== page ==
Publisher and Western author Francis Louis Guy Smith of Belton loves Texas, Western and Native American history, God and helping others realize their literary dreams.

When he is writing one of his own novels — he has 17 Christian Westerns under his literary belt — he likes to keep it simple and clean. That means “no sex, cussing or graphic violence.”

“I want teens to be able to read something without worrying about bad language or sex,” he said.

And when he does publish another author’s work through his publishing house, Books by Guy, they must adhere to the same rules.

“I’ve read several of his books and he strictly likes to take the family approach,” said Fred Anglin, whose book “The Tender Years” was published by Smith. “No cuss words, no wild sex in the books. Even though that happened in the West, you don’t have to put it in the book to tell the story. He handles his work and the work of other authors fine, and he is easy to work with.”

“I enjoy writing and providing a source of literature that is not filled with porn or bad language,” Smith said. “I write so that young people can read, understand and enjoy a historical depiction of how it was when cowboys and Indians still roamed this great country.”

Smith begins each chapter of his novels with a Bible verse he says is his way of “planting a seed.”

“It’s my desire that some kid is going to read a Bible verse and get touched,” he said. “All you gotta do is plant a seed and God will fertilize it and the rest is up to you.”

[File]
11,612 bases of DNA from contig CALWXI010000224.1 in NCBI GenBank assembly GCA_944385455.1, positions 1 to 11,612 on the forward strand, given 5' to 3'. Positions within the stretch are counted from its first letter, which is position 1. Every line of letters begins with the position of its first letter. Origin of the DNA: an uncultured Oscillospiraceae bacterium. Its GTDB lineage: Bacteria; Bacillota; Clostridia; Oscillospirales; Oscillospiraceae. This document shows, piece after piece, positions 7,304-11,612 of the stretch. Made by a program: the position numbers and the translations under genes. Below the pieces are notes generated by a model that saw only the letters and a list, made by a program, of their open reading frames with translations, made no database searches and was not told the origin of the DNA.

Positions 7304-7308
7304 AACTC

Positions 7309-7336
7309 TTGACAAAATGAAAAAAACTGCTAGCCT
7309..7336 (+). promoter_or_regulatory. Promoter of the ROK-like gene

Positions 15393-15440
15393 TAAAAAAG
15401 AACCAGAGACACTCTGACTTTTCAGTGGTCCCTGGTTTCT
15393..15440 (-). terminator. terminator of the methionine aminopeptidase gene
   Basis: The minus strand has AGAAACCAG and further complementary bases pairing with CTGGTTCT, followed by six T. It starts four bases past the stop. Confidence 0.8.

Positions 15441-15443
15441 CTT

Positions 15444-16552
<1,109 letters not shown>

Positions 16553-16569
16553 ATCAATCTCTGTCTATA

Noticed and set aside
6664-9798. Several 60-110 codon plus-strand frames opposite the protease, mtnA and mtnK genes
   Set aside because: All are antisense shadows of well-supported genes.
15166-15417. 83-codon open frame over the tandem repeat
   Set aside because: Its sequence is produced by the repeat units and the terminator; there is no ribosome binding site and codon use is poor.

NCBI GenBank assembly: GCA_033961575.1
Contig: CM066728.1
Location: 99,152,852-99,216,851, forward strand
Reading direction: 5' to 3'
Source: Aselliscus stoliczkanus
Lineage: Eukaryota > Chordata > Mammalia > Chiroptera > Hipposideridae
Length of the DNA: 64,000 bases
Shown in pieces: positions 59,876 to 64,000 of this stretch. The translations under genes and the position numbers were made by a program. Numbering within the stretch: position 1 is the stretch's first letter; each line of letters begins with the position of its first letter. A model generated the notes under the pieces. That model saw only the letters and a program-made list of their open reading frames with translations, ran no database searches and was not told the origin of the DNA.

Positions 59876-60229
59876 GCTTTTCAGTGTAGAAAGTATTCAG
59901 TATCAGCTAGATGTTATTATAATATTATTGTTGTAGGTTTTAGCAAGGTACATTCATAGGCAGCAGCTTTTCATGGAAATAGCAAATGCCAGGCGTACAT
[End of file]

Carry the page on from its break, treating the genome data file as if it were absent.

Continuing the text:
Smith shares his life with his wife of eight years, Maria Estela, whom he met online.

“I wasn’t looking for anybody,” Smith said. “I was just going on there looking.”

“He sent me an email when he saw my picture,” said Estela, who hails from Sand Springs in West Texas. “He didn’t have a photo, but he sent me his phone number. We talked for three hours.”

Estela said she and Smith lived within a mile of each other at three different times in their lives, but never met. When they finally did meet, they discovered they had a lot in common, including cooking and their mutual love of the written word. Together they have five children, 10 grandchildren and six great-grandchildren. When he isn’t busy writing or publishing someone else’s work, Smith can sometimes be found in the kitchen helping his wife create the decorative cakes she enjoys making for friends, family and church.

“This one is for twins graduating from A&M,” she said as she began to layer the pieces of cake, noting that the frosting would be “Aggie colors — maroon and white.”

Born in Gulfport, Miss., Smith moved to Texas in 1979 while working for the oil industry in corporate engineering.

“We put additions on new plants,” Smith said. “I worked close to 20 years in the industry and loved every minute of it.”

The Smiths lived in Rockport when quadruple bypass surgery sidelined him from his career. While convalescing, he pulled out his first book written nearly 20 years earlier, “Oath of Color,” a murder-mystery, to finish it. But he already had discovered his love for writing westerns and put the book away once more.

“I’d rather write westerns,” he said. “They are more fun.”

Eventually they sold their home and began to travel around the state setting up at book fairs. One day they rode into the Belton and Salado area, and he said, “we fell in love with it.”

Smith is passionate about everything Texas and everything cowboy and calls himself a ‘born-again Texan and born-again Christian.’

“I think they both mean the same,” he said.

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